Women in the Early Christian Church

     Contemporary emphasis on women's rights and equality has focused attention on the role women should play in today's Christianity.  Some rely on cultural values or theological implications, but some people look for guidance in scripture or historical precedent.  Occasionally, the debate is heated and intense, with unfounded claims dotting the rhetoric.
     Unfortunately, too often people make errant and misleading statements when referring to historical precedent.  Since few are acquainted with the historical record, misunderstanding and misinformation is easily passed off as authentic and accurate conclusions.
     Women in the Early Christian Church is a thorough examination of the extant writings remaining from early Christianity.  The booklet reviews the information that has reasonable claims for authorship during three time periods in the history of the early church: the era when the apostles administered church affairs, the next few generations that succeeded those disciples, and influential Christians from the third and fourth centuries.  The copious quotations from works written during those centuries reveals a robust role for women in the proclamation of gospel and the care of the saints.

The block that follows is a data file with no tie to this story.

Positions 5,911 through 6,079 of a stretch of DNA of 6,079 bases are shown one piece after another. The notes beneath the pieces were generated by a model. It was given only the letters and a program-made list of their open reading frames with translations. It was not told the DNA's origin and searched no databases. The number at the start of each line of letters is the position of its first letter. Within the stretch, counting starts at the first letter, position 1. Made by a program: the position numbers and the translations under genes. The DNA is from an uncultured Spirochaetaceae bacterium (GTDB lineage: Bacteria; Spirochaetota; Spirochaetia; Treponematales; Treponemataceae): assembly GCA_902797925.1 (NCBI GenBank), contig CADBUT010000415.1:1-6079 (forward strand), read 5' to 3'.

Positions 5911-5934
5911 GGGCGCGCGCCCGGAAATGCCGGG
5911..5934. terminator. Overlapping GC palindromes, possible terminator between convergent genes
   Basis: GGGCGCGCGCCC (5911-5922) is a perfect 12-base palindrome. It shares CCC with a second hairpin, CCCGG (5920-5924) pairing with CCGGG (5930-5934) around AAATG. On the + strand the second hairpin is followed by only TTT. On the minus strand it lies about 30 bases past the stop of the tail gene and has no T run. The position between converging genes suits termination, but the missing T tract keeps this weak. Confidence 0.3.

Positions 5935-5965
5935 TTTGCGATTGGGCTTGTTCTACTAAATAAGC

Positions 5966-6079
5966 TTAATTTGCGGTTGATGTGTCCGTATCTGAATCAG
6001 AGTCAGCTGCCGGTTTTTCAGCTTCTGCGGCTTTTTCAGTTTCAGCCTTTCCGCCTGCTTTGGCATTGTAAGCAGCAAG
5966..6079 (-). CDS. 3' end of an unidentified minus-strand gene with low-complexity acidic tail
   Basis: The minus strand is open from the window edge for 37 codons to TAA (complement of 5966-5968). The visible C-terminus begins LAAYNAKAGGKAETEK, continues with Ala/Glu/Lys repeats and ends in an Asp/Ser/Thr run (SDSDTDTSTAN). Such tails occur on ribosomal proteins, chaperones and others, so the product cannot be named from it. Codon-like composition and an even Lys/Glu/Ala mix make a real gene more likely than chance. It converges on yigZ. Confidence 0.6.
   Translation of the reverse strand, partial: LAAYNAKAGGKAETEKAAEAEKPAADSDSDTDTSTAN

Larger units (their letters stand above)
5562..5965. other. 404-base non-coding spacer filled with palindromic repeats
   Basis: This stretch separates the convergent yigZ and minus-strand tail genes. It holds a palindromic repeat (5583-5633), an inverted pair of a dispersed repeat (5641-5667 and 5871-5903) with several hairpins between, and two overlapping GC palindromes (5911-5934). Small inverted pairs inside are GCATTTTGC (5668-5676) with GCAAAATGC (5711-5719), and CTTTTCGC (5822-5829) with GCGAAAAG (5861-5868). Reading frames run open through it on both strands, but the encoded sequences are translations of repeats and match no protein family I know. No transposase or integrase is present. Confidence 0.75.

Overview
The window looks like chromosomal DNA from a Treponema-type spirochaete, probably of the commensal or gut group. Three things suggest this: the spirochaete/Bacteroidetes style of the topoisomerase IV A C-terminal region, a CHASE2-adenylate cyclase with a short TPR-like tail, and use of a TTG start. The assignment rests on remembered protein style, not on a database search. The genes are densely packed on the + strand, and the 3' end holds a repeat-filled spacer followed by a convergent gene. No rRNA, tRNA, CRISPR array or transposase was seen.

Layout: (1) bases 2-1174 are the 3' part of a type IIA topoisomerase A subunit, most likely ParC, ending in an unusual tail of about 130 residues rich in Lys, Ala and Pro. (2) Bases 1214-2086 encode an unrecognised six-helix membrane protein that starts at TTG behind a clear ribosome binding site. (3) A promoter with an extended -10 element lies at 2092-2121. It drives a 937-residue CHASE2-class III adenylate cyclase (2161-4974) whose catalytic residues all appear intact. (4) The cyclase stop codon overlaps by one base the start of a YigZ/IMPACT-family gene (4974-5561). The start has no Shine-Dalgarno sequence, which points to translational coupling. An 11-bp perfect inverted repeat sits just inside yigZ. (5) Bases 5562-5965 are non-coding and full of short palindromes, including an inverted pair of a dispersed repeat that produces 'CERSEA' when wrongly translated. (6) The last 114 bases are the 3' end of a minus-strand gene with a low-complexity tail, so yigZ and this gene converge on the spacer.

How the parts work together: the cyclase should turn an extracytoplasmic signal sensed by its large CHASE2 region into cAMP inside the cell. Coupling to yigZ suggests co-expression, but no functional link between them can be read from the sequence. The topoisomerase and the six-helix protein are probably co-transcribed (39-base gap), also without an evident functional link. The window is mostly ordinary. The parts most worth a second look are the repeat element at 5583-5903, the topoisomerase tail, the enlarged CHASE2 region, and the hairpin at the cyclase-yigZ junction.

But what do the remaining records reveal about women's ordination?  Were they ever set apart to priestly roles?   Did they baptize, ordain and serve the Eucharist as men did?  The early Christians were not silent on this issue.  They left sufficient information for researchers to form conclusions about whether women served the apostolic church as priests.
38 pages divided into 7 chapters

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